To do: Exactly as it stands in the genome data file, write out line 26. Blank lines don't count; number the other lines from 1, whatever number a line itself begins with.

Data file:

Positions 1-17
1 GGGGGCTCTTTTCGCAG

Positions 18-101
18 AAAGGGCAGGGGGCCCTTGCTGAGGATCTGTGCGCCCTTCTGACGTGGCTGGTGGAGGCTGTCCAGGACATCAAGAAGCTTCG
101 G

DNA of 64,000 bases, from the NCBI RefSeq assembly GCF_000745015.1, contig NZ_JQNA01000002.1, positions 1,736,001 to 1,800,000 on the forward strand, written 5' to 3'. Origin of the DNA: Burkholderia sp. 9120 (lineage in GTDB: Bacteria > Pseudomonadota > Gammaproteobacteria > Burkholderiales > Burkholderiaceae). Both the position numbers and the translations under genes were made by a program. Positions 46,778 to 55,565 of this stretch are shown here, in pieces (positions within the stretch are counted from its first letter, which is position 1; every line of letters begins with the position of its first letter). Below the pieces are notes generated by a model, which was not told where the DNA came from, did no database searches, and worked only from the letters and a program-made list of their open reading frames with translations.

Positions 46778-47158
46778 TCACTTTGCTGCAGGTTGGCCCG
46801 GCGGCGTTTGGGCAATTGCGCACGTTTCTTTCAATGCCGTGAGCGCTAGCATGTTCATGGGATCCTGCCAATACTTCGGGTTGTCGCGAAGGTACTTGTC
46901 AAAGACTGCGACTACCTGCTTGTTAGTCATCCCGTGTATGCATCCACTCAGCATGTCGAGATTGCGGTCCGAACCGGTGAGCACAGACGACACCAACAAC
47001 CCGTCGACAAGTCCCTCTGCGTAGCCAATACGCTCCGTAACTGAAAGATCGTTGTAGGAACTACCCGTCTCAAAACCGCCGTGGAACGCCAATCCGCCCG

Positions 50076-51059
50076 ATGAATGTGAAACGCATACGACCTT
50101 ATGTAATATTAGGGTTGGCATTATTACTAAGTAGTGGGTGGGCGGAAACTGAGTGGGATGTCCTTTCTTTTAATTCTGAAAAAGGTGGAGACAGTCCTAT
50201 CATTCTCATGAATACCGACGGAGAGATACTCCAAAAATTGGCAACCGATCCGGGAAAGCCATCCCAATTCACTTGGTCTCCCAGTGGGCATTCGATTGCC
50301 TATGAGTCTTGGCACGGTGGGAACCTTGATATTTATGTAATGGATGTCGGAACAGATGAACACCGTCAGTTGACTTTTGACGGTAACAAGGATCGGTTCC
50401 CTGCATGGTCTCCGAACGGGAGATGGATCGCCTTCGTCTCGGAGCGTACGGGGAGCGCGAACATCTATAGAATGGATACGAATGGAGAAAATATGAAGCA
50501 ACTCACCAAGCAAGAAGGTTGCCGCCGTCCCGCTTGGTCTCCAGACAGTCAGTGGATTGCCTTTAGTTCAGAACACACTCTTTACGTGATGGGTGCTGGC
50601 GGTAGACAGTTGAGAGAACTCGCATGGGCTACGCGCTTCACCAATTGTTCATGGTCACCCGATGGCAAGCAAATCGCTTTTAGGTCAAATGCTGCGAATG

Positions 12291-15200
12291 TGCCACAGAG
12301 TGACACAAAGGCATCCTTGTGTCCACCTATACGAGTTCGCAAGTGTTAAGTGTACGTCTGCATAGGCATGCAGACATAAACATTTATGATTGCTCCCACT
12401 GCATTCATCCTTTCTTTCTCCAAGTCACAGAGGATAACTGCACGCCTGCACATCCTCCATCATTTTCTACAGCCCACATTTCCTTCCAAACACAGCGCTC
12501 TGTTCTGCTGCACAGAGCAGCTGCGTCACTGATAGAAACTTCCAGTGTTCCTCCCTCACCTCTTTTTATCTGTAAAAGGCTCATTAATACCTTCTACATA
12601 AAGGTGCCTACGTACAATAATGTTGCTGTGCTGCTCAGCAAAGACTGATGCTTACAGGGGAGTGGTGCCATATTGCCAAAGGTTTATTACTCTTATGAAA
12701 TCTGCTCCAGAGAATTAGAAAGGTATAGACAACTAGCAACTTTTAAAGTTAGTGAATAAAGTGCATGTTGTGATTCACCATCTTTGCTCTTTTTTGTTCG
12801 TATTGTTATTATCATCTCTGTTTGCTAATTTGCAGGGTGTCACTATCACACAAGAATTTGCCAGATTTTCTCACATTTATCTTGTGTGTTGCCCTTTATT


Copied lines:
12701 TCTGCTCCAGAGAATTAGAAAGGTATAGACAACTAGCAACTTTTAAAGTTAGTGAATAAAGTGCATGTTGTGATTCACCATCTTTGCTCTTTTTTGTTCG